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On the 40th anniversary of 'Blow Out,' dive into the 7 best films of Brian de Palma

Chris Hewitt, Star Tribune on

Published in Entertainment News

'Dressed to Kill' (1980)

Stylish and cruel, it stars Angie Dickinson and Michael Caine as a troubled woman and her therapist, both of whom are somehow connected to a killer. The tension is almost unbearable and Nancy Allen, who was once married to De Palma, and Keith Gordon, as Dickinson's son, complete a quartet of fine performances.

'Carlito's Way' (1993)

Some love Al Pacino's over-the-top work in De Palma's "Scarface" remake but I'll take this garish melodrama any day. Pacino plays a mobster, released from prison, who — say it with me — gets sucked back into a life of crime. Sean Penn gives his best performance as a shady lawyer in a movie the French magazine Cahiers du Cinema said was the best not just of 1993 but of the entire decade.

'Carrie' (1976)

Sissy Spacek and Piper Laurie earned Oscar nods — De Palma has never been nominated — as the title character and her fanatical mother in this terrifying and surprisingly funny adaptation of Stephen King's novel. De Palma, who gave Robert De Niro his first movie leads, did the same here for Allen, Travolta and Amy Irving.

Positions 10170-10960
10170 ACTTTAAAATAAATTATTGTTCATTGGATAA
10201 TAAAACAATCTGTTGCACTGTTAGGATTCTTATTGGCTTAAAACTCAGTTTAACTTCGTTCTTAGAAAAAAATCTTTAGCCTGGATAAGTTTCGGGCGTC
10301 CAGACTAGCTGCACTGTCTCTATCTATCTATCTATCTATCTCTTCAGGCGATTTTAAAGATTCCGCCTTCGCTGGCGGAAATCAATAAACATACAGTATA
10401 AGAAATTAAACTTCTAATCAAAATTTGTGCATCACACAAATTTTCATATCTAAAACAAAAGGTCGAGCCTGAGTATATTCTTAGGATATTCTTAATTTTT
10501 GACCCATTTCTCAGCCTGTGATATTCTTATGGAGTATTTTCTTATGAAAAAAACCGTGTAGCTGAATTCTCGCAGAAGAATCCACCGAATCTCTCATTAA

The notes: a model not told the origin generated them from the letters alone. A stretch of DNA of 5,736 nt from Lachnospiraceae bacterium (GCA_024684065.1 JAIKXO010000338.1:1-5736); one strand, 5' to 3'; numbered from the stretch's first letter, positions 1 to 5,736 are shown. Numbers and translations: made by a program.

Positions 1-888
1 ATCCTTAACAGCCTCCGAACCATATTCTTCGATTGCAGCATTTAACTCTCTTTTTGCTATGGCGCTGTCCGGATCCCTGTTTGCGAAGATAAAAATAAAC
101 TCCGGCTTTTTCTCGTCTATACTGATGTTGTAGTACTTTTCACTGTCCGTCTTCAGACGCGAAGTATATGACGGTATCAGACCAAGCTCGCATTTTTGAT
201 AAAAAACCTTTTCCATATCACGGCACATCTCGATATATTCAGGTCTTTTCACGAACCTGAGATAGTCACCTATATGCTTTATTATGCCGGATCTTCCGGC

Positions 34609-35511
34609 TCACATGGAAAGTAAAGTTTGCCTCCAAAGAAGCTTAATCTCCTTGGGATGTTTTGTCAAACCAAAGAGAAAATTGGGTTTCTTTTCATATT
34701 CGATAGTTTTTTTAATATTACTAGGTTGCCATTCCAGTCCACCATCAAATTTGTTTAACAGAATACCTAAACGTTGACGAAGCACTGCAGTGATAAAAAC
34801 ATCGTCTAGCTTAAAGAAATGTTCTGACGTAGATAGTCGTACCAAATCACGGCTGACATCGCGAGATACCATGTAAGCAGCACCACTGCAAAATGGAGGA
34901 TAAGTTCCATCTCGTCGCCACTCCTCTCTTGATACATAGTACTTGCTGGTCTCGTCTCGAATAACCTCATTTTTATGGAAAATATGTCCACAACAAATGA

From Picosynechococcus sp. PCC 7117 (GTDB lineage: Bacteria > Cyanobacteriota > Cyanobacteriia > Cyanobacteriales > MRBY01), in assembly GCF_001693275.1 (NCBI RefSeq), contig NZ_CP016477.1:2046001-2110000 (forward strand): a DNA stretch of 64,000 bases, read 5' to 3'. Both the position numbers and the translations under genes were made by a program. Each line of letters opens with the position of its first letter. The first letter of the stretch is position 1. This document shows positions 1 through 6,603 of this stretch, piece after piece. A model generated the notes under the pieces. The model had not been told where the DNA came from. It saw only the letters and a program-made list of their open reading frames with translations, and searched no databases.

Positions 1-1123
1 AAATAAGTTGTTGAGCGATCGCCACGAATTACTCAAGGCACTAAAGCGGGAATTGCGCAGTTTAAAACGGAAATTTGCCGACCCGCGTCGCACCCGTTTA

'The Untouchables' (1987)

 

De Palma dials down his perversity in a propulsive epic, which pits Prohibition agent Eliot Ness (Kevin Costner) against Al Capone (De Niro) in Depression-era Chicago. Sean Connery won the supporting actor Oscar for his zesty work as Ness' mentor, and De Palma gives yet another fine actor, Patricia Clarkson, her first movie role as Ness' wife.

'The Black Dahlia' (2006)

Josh Hartnett, Hilary Swank and Scarlett Johansson channel old Hollywood glamour in a thriller about a cop investigating the famous unsolved murder of a would-be starlet whose severed body was found in a meadow. But it's Fiona Shaw who steals the show with her entertaining overacting as a wealthy crackpot.

'Body Double' (1984)

De Palma has said he made this comic take on "Rear Window" in frustration, to show those who complained he only cared about sex and violence what a movie would look like if that were true. Set in the worlds of shlocky horror and porn, the surprisingly elegant result features Melanie Griffith's most assured performance as a XXX star who defies our expectations. The movie is soon to be rereleased as a deluxe Blu-ray by the Criterion Channel.

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